Justin Bieber cancels World Tour because of "unforeseen circumstances", his publicist has said.
The move will affect 14 dates in Asia and North America over the next three months.
Bieber has performed more than 150 shows since the tour promoting his 2015 album Purpose began in March 2016.
The tour grossed $93.2m (£71.5m) in the first half of 2017, with an average of almost 40,000 ticket sales per date.
The singer himself has not yet commented on the decision on social media, but unnamed sources told US media he was "just over it".
But a statement on his website read: "Justin loves his fans and hates to disappoint them.
"He is grateful and honoured to have shared that experience with his cast and crew for over 150 successful shows across six continents during this run.
Most of Bieber's remaining dates were in the US, but he was also due to play in Japan, Hong Kong, the Philippines, Singapore and Indonesia.
Bieber also had a message for his fans. "I love you guys," he said. "I think you guys are awesome. Sorry for anybody who feels disappointed or betrayed. It's not my heart or anything."
justin bieber cancels world tour
Bieber's world tour for his fourth album began in March 2016 and showcased hits such as "Sorry" and "What Do You Mean?" His concerts grossed $163.3 million last year, according to industry tracker Pollstar.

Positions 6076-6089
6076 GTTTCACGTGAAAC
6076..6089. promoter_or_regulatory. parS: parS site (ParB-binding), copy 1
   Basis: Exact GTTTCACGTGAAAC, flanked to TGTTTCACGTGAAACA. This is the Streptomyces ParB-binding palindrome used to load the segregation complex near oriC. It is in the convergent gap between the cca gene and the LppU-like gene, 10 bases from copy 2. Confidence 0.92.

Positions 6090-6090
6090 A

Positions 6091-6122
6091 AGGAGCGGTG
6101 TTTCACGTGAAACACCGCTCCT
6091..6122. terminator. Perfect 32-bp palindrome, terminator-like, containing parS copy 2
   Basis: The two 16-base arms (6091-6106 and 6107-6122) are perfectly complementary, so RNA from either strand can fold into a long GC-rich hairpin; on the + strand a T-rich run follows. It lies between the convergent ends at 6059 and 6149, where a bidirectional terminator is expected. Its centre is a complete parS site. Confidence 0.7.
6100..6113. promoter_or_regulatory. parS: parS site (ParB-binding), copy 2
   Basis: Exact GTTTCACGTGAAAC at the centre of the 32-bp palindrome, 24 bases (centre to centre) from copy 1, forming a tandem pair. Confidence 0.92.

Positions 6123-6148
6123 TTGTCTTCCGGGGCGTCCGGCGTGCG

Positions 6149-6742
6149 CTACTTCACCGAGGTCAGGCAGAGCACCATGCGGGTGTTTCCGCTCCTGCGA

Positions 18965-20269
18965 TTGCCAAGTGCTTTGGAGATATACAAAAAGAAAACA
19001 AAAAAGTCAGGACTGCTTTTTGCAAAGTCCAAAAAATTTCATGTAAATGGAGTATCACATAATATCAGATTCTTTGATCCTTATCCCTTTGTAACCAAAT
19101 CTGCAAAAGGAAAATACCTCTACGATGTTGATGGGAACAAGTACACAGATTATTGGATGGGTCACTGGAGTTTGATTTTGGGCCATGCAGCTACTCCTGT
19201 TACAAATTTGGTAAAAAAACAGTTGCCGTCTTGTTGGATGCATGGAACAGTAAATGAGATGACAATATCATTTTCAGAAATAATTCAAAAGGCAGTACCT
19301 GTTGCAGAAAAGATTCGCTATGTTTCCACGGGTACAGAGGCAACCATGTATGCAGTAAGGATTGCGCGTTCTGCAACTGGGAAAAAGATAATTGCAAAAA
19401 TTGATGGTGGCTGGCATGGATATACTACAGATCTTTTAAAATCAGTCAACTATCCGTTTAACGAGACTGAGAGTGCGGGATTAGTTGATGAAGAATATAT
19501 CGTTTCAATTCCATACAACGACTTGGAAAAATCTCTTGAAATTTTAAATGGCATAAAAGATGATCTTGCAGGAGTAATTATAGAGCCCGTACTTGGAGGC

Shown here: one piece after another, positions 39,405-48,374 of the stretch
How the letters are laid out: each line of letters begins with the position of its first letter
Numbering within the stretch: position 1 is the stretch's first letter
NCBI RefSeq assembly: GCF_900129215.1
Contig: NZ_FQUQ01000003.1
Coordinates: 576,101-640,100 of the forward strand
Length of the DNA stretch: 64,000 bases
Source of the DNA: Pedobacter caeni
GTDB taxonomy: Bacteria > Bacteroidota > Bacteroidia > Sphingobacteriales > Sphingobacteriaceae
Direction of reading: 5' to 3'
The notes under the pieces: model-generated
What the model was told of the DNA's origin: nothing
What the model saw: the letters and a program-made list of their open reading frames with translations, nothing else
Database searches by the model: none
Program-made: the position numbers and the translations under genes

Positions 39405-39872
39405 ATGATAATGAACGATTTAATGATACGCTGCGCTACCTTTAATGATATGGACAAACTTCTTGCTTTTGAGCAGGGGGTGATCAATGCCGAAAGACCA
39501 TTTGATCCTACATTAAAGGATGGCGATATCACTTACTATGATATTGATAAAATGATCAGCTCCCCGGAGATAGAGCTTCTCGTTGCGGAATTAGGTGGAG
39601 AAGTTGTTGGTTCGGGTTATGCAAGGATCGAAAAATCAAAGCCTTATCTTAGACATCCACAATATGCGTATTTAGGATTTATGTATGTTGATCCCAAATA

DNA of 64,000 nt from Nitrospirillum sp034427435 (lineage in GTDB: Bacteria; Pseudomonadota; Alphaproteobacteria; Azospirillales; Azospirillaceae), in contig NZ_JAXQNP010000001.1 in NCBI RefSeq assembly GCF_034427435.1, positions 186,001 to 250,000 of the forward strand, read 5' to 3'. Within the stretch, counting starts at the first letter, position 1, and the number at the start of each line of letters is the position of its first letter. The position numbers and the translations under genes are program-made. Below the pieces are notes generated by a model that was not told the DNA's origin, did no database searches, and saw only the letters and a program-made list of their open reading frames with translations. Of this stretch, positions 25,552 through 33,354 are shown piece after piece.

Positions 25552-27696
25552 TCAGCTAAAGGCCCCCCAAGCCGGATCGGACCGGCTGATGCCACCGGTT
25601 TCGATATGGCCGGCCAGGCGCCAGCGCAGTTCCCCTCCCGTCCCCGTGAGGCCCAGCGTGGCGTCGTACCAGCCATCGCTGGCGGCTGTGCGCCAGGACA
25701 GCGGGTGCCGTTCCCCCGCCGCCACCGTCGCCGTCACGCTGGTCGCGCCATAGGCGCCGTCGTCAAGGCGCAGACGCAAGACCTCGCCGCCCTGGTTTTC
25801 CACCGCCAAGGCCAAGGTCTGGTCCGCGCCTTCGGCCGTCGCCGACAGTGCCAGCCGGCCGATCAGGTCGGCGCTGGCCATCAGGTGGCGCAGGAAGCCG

Chinese officials said last week that the Canadian pop star had been banned from mainland China because he had engaged in what they described as "bad behaviour".
Bieber's decision comes a few weeks after British singer Adele cancelled the last two shows of her world tour on medical advice after damaging her vocal cords.
The Canadian pop star has hit bumps along his tour recently.
Last week, Bieber was banned from performing in China for "bad behaviors."
"His series of misbehaviors while living abroad and during his performances in China has caused public resentment," the Beijing Municipal Bureau of Culture said in a statement. "To regulate the domestic entertainment market and purify its environment, we find it inappropriate to bring in performers with bad behaviors."